Can you spot the cat amongst the pigeons? This is Hungarian artist's - Dudolf - latest optical illusion that has some several viewers puzzled. The cause of all this difficulty is likely to have something to do with the way in which the brain processes visual information, by identifying repeating patterns and then using this to automatically fill in the gaps in peripheral vision. This makes it very difficult to spot minor details or irregularities in our visual field without focusing directly on these elements, which means you probably won't see the cat unless you stare straight at it. [ ... ]
This type of optical illusion plays with our brain’s sense of perspective: the dragon’s face looks like it’s sticking out toward us because, after all, we know from a life time of experience that faces stick out instead of cave in.
But the exact opposite is actually the case here. Regardless of what you perceive, the entire face of this dragon is inverted making everything backwards: For example, the right eye is actually farther away from us than the left eye, and it’s this inversion that confuses our brains and makes us think the dragon is staring at us.
The Schiller Effect (aventurescence) is an optical illusion that makes stones such as labradorite appear to light up internally. The layering of different minerals at a scale near the wavelength of light causes the scattering and interference effect.
Ever seen 'memory metal' in action? Watch this paperclip - made from an incredible shape-shifting metal called Nitinol - be bent completely out of shape and then restored instantly as it touches a simple bowl of warm water.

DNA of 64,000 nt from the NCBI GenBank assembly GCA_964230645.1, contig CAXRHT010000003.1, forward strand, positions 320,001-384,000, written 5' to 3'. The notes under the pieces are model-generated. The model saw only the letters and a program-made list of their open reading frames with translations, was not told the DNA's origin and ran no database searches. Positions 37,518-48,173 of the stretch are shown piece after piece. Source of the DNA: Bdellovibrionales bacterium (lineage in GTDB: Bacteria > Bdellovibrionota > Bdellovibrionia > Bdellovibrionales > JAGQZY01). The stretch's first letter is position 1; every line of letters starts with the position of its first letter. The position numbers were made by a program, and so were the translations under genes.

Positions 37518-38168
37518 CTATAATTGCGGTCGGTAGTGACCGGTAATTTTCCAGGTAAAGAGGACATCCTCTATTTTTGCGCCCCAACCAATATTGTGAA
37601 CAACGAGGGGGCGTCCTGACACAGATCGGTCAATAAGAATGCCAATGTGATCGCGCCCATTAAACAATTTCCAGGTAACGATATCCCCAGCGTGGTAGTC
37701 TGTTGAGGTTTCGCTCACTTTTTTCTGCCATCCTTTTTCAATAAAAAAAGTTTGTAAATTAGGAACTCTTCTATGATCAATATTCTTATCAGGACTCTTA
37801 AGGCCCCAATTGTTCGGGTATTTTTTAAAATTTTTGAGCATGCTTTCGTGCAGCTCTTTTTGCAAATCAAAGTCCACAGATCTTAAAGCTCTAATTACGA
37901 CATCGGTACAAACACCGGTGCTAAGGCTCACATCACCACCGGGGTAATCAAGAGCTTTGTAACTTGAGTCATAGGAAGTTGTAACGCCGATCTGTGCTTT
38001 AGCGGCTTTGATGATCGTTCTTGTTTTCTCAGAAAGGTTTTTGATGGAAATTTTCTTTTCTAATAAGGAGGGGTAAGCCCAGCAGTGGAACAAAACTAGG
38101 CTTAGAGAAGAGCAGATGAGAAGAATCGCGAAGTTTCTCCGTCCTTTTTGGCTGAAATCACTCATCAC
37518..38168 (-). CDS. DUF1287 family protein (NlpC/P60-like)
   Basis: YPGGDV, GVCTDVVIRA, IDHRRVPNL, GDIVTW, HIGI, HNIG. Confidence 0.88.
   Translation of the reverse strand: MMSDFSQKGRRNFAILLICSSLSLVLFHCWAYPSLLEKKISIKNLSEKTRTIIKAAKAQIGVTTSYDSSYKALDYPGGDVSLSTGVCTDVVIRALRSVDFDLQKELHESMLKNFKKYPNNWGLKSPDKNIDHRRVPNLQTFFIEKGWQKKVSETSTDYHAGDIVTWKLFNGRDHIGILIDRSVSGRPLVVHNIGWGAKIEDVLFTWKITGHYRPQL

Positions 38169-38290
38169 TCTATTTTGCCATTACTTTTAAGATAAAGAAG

This double red rainbow was photographed over a Greek sunset by Manolis Thravalos. The optical phenomena is a result of Rayleigh scattering, which is the scattering of light by tiny particles in the atmosphere. This scattering is what causes the Sun to appear yellow and the sky to appear blue, and also results in red sunsets where the atmosphere is thicker around the horizon.
You see those embedded spirals of green, pink and blue? The green and blue spirals are actually the exact same colour.
When the green and pink colours are placed side-by-side, they enhance each other’s darker tones, making them look like completely new colours. How we perceive colours is dependant on the light and shadow surrounding them and on the placing of contrasting colours side by side.
At first glance, this photo looks like a stunning Scarlet Macaw. Look closer. This species isn’t Ara macao, it’s Homo sapiens. If you look closely, you can see her right hand as the claw, her left arm wrapped over her head to look like the head and the beak. Her left leg is outstretched to serve as the tail, while her right leg is curled up on the post. The bright green eye is painted on her forehead.
Artist Johannes Stoetter spent a month planning and executing this amazing photograph. For four hours, he painstakingly painted the model’s body with breathable paint in order to create the the beautiful details. [ ... ]